Also, Aristotle’s focus, in his Politics, on slaves’ functions versus their physical forms (which is what gives him the idea of replacing slaves with smart machines) gives me a historical precedent for discussing how Shakespeare’s The Tempest and Marlowe’s Doctor Faustus depict another form of artificial servant: the networked system. Both plays present us with scientist/scholars who use their knowledge to conjure spirits that take corporeal form and that, as a group, constitute an "organic system" for accomplishing their creators' worldly ends. Indeed, in The Tempest the island itself becomes a "machine" of sorts, as Prospero uses his magical science to yoke together all life on the island into an intelligent network made of spirit and flesh, as well as the very environment, to attain his goals. Ariel, along with other artificial slaves that interface with their masters, recapitulates Aristotle’s notion of slaves as “animate” and yet “separated” parts of the master’s body. Ariel’s role also harks forth to fictional entities like the ethereal, disembodied voice of H.A.L. the computer, in 2001: A Space Odyssey: both the voice and Ariel’s physical presence represent that part of a network which provides a “user interface” for communicating with its master/programmer.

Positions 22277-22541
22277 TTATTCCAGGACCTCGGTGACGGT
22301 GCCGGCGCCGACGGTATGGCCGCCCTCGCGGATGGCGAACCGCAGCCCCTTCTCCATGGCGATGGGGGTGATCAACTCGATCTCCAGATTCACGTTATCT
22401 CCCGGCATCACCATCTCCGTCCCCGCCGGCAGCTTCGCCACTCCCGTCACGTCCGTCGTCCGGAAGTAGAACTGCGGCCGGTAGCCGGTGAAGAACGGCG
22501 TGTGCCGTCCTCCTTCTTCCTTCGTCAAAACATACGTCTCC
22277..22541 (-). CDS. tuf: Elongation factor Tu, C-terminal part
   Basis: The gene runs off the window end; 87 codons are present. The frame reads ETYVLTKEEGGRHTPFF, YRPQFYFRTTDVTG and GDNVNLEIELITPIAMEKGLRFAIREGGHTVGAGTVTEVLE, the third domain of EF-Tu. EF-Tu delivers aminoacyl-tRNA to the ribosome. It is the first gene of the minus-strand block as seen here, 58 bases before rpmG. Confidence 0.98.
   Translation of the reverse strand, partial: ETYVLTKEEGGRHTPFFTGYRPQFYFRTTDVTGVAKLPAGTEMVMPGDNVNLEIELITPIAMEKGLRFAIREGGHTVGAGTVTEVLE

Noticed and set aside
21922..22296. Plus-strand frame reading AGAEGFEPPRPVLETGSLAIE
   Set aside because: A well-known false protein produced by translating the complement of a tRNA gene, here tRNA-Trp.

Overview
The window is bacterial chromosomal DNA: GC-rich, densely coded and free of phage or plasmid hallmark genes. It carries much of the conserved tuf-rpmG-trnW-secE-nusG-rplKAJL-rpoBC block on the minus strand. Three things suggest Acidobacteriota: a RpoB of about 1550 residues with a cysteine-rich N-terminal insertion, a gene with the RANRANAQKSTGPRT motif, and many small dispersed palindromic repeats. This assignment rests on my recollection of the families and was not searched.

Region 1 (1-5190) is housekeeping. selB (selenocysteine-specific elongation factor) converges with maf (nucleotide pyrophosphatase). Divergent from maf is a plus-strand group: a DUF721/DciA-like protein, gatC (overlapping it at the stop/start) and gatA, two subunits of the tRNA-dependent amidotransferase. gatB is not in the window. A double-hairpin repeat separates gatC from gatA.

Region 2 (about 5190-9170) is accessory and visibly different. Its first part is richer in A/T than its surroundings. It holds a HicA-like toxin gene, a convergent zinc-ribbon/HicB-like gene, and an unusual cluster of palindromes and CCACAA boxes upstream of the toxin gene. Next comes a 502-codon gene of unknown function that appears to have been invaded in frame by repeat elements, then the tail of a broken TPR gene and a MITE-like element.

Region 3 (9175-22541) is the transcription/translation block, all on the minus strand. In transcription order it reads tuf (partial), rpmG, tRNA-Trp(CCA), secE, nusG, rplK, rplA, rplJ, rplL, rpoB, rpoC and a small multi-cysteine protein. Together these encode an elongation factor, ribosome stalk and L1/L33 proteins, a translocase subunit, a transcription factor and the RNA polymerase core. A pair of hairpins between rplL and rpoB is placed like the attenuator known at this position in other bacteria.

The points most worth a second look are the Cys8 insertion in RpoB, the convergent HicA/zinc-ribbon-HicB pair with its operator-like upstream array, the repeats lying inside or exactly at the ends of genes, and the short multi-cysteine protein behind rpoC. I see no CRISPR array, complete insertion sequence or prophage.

My book’s thesis is that these fictional, artificial servants embody at once the ambitions of the scientific wizards who make them and society’s perception of the dangers of those ambitions. Creations made by natural philosophers like Robert Greene’s character Friar Bacon, or by Marlowe’s Doctor Faustus (I discuss Mephistopheles as the interface for a hidden, functional network of demons), or by Shakespeare’s Prospero—whether those creations are physically or functionally humanoid—represent their makers’ dreams of dominance over nature, over their own destiny, and, indirectly, over other humans.
These creations reflect the rising individualism and the cultural dangers represented by Humanism in the Renaissance and of its proponents, like Marsilio Ficino—and of those scientific thinkers, such as Paracelsus, and Cornelius Agrippa, whom he influenced.
But they also represent a paradox: the self-enhancement promised by intelligent slave-systems is counterpoised with the threat of self-displacement or self-diminution that comes with distribution of agency to these artificial agents, and this is still relevant today. The chief trait of the instruments of the fictional scientists above is their difficulty in controlling them, and the consequent peril that the master-slave relationship might be reversed.
So these fictional creations are also embodiments of, or vessels for, the cultural fears triggered by independent, experimental thinkers—the type of thinkers from whom our modern cyberneticists directly descend. I go into more depth about this last point in the final chapter of my book, which touches upon connections between tales of the Early Modern artificial servants and the fears and hopes expressed in modern literature about networked systems and humanoid automata.
IEET Fellow Kevin LaGrandeur is a Faculty Member at the New York Institute of Technology. He specializes in the areas of technology and culture, digital culture, philosophy and literature.